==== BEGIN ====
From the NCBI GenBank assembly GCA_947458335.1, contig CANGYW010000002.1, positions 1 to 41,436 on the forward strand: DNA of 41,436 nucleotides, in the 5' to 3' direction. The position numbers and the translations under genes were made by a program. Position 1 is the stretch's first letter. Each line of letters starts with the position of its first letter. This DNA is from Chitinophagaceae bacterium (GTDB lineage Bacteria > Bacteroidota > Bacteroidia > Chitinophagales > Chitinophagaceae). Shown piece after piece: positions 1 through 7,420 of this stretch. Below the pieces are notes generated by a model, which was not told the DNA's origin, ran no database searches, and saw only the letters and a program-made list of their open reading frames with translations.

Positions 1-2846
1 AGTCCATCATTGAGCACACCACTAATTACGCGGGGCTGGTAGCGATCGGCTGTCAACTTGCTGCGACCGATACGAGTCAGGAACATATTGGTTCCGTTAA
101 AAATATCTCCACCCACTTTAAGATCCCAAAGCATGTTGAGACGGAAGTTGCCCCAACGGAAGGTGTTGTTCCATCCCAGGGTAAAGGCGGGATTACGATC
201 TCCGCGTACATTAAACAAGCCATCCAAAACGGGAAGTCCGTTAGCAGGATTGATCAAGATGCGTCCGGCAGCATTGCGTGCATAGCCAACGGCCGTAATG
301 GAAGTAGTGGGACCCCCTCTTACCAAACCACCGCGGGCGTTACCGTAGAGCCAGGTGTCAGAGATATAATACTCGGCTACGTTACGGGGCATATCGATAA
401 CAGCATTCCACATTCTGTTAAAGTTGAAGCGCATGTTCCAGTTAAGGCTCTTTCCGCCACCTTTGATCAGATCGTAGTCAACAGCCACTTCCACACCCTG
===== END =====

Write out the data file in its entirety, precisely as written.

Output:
From the NCBI GenBank assembly GCA_947458335.1, contig CANGYW010000002.1, positions 1 to 41,436 on the forward strand: DNA of 41,436 nucleotides, in the 5' to 3' direction. The position numbers and the translations under genes were made by a program. Position 1 is the stretch's first letter. Each line of letters starts with the position of its first letter. This DNA is from Chitinophagaceae bacterium (GTDB lineage Bacteria > Bacteroidota > Bacteroidia > Chitinophagales > Chitinophagaceae). Shown piece after piece: positions 1 through 7,420 of this stretch. Below the pieces are notes generated by a model, which was not told the DNA's origin, ran no database searches, and saw only the letters and a program-made list of their open reading frames with translations.

Positions 1-2846
1 AGTCCATCATTGAGCACACCACTAATTACGCGGGGCTGGTAGCGATCGGCTGTCAACTTGCTGCGACCGATACGAGTCAGGAACATATTGGTTCCGTTAA
101 AAATATCTCCACCCACTTTAAGATCCCAAAGCATGTTGAGACGGAAGTTGCCCCAACGGAAGGTGTTGTTCCATCCCAGGGTAAAGGCGGGATTACGATC
201 TCCGCGTACATTAAACAAGCCATCCAAAACGGGAAGTCCGTTAGCAGGATTGATCAAGATGCGTCCGGCAGCATTGCGTGCATAGCCAACGGCCGTAATG
301 GAAGTAGTGGGACCCCCTCTTACCAAACCACCGCGGGCGTTACCGTAGAGCCAGGTGTCAGAGATATAATACTCGGCTACGTTACGGGGCATATCGATAA
401 CAGCATTCCACATTCTGTTAAAGTTGAAGCGCATGTTCCAGTTAAGGCTCTTTCCGCCACCTTTGATCAGATCGTAGTCAACAGCCACTTCCACACCCTG